What does a balanced portfolio look like?

For some investors, this could include owning properties in different geographic areas and in south-east Queensland alone this could mean Brisbane, Toowoomba and the Sunshine Coast.

A balanced portfolio can also be a mix of new house and land, units or townhouses, existing houses or off-the-plan units or townhouses. Units and townhouses may meet inner city requirements where house and land could be uneconomical. In some markets house and land may deliver the best return. The type of property is often less relevant than its appeal to tenants, its cash flow or its capital growth potential.

Capital growth versus rental return

Capital growth properties are those that grow in value over time. Ideally, you want properties with long-term historical growth of around eight per cent per annum on average, meaning you could potentially double your money within seven to 10 years. Properties that have achieved strong long-term growth are often located in inner-city areas and high population growth areas with strong infrastructure growth.

Cash flow properties or positive geared properties are those that are earning you enough rental income to cover the mortgage. These properties tend to have a high gross yield of around seven per cent. While you’re making a loss in the short term the rental income from the property will increase in the future when the property turns positively geared.

As an investor your ultimate goal should be – a property portfolio that pays for itself each month, while also growing in value.

Buying new versus old

After years of experience, and making enough mistakes myself, the most important thing I have learned is to buy new not old. There are quite a few reasons for making this decision – one of the most important is the huge difference the tax benefits can make. The maintenance costs are close to non-existent, as the builder is responsible for correcting any faults for six years. Newer properties are also generally well presented with an appealing design and high quality tenant-ready features.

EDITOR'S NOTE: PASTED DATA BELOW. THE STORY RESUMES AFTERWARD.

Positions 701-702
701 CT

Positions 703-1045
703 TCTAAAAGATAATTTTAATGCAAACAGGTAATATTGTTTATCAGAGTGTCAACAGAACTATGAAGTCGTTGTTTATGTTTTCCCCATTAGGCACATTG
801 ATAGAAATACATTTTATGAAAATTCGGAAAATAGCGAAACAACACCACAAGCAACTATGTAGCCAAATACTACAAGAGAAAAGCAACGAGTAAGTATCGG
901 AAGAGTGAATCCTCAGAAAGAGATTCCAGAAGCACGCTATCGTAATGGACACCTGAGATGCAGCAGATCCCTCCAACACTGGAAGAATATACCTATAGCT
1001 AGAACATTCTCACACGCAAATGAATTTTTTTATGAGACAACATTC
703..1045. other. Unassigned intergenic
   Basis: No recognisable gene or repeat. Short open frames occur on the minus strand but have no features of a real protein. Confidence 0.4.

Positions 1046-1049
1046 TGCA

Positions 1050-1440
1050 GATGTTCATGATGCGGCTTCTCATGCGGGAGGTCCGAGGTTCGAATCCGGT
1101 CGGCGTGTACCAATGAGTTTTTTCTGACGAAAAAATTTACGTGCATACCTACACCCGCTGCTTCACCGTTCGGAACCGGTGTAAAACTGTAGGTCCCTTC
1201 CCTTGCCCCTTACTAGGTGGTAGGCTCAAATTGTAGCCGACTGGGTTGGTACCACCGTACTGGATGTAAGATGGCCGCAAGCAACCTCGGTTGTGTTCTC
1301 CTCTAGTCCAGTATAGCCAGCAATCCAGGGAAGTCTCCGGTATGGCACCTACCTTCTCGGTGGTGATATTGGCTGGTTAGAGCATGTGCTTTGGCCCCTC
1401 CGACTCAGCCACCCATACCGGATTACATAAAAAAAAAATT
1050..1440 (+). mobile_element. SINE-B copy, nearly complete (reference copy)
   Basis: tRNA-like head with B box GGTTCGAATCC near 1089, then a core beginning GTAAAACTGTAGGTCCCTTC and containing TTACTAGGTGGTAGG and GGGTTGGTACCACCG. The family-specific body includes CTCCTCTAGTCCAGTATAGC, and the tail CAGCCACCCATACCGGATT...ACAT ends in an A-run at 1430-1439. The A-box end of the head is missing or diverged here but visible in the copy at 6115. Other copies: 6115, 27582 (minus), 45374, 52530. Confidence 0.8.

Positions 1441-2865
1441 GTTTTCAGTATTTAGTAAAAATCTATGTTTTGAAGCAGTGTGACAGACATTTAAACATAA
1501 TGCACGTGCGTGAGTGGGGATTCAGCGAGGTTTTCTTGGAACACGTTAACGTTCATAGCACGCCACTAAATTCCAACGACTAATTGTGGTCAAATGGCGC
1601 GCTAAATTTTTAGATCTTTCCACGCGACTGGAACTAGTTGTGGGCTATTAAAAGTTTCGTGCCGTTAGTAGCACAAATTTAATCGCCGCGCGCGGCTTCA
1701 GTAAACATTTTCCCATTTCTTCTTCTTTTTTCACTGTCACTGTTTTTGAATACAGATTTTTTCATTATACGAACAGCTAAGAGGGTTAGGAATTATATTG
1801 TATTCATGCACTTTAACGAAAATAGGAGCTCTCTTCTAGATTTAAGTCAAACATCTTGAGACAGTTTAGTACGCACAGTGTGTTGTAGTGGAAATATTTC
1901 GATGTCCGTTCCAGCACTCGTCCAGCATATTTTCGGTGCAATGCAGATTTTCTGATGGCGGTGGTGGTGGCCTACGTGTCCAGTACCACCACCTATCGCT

Comparing expenses and returns

It’s always interesting to compare houses versus units and townhouses. Houses seemingly have less cost compared to units or townhouses due to the latter properties having Body Corporate fees, however there is a maintenance component not factored into houses that is allowed for and covered in Body Corporate expenses. Council rates are also calculated differently for the different property types. All have their benefits and we generally find that over time, costs and returns are often equal.

Doing the right research

Research is key in identifying the best property for your portfolio. Property types should match demographics and the area e.g. units/townhouses may not be required in smaller regional markets, where house and land on the other hand may have strong demand. The majority of investors don’t do enough research, or worse still, get incorrect information from the huge amount of data available online. It is vital to know what is happening with infrastructure spending, demographics, employment, economic growth and supply and demand, to name just a few.

Five reasons why property is smart investment in 2017

1. Safe as houses

According to research by AMP, Australian property has increased in value at a rate comparable to the share market since 1926 – an average of 11.4 per cent per annum, despite a succession of wars, disasters, recessions and crisis.

2. Tax breaks

There are huge advantages to having a tenant and the tax man pay off your investments for you. In some case, even the most conservative property can turn into a cash flow positive wonder after tax breaks. Let’s look at a few:

Depreciation – one of the most underrated and overlooked tax benefits is depreciation, which works best when you build or buy brand new. On a $500,000 property, depreciation can vary between a $10,000 and $25,000 per annum tax deduction.

Claimable expenses – using the right account means there a number of things that could be claimed that are often overlooked, including stationery, travel and computers.
Negative gearing – if your investment initially makes a loss instead of a profit, the loss is considered tax deductible. However, note that any tax deductions here are a bonus and should not be the purpose of your investment.

Superannuation – self-managed super funds (SMSF) are becoming popular, giving people more control over their investment choices including purchasing property.

3. Secure growing income in retirement

Moving towards retirement, the biggest positive about investment property is that it continues to grow; therefore your income in retirement will grow. And rents also increase leading to long-term increasing income in retirement.

4. You can use leverage

Using other people’s money to make money is one of the biggest benefits of investing in property. Banks will lend up to 90 per cent of the value of a property meaning a $50,000 investment can change into a $500,000 investment. And the great part is you will earn, in the above example, 11.4 per cent on the whole amount.
e.g $50,000 x 11.4% = $5700
$500,000 x 11.4% = $57000

5. Property is flexible

Given the flexibility of property, no matter what your financial aims, you should be able to find an investment strategy to suit your needs. For example, if you have time, it’s the best way to build a retirement nest egg given it is historically proven to deliver capital growth.

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